cover image SHORT STORIES BY LATIN AMERICAN WOMEN: The Magic and the Real


Celia Correas Zapata, Celia C. De Zapata, , foreword by Isabel Allende. . Modern Library, $12.95 (272pp) ISBN 978-0-8129-6707-4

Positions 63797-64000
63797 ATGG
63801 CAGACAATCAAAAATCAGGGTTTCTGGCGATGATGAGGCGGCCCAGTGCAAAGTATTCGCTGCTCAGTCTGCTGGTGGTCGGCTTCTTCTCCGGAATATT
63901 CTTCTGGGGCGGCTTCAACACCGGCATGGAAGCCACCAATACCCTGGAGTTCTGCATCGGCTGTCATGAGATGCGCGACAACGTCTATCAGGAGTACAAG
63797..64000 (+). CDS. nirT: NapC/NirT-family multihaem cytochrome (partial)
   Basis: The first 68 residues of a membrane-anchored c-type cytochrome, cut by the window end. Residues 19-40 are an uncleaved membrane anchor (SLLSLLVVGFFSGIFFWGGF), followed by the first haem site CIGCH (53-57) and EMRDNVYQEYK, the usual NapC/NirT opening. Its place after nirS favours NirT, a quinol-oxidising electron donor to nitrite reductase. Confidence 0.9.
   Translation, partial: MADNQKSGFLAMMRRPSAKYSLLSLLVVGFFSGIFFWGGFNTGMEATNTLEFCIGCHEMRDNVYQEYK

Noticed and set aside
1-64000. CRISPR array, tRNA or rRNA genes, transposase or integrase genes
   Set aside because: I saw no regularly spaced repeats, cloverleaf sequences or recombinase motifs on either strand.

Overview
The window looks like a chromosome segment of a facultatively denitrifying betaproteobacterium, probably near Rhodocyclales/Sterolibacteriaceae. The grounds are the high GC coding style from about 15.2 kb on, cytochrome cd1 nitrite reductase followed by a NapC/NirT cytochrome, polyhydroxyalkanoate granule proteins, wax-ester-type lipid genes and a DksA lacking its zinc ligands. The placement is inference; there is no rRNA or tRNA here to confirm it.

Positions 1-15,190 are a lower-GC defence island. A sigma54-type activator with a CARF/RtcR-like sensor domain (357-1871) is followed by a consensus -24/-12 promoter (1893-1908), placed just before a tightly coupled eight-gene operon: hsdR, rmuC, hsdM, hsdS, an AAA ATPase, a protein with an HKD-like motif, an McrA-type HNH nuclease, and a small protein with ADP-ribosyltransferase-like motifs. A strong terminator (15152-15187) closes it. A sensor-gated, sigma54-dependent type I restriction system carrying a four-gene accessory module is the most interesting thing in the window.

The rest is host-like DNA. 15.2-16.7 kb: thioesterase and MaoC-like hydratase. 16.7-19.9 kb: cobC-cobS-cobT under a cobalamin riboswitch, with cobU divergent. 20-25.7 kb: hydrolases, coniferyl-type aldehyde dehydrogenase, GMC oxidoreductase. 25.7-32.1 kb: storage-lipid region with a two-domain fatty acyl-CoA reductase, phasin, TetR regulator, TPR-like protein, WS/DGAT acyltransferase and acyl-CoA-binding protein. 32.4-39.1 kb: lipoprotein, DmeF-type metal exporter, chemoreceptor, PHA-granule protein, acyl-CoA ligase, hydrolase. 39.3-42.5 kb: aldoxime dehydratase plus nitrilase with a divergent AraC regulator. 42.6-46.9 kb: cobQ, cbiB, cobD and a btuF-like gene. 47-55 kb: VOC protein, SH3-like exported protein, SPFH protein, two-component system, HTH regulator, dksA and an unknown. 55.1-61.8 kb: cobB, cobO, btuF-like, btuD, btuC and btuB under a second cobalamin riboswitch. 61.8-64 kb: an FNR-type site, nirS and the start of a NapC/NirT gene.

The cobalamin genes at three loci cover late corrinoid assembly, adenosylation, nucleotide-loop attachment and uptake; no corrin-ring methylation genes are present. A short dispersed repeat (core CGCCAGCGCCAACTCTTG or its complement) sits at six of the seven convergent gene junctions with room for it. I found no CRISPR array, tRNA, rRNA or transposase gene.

"Until very recently," novelist Allende writes in the foreword to this comprehensive collection, "Latin American literature was—with very few exceptions—a man's game." No more. Combining prominent names such as Luisa Valenzuela, Elena Poniatowska and Allende with others little known outside their home countries, this anthology shows off the wealth of fiction being written today by Latin American women. Editor Correas de Zapata, a San Jose State University professor of Hispanic literature, has chosen stories from around the continent and the Spanish-speaking Caribbean. Brazilian author Clarice Lispector's "Looking for Some Dignity" is a bracing tale of an elderly women's creeping senility and waning sense of self. A number of stories, such as "Sophie and the Angel," by Cuba's Dora Alonso, about an old widow visited by an angel playing an electric guitar, show that Latin American men don't hold the patent on magic realism. Others, such as "Cloud Cover Caribbean," by Ana Lydia Vega of Puerto Rico, are firmly in the realist tradition; in this case, a refugee boat heading toward Miami founders because of the mutual mistrust of the passengers. If there's a flaw, it's that the sheer number of authors—31 in all—coupled with the brevity of each selection make it difficult for individual voices to stand out. The editor clearly favors breadth over depth, showcasing as many writers as possible in this appealing smorgasbord. (Jan.)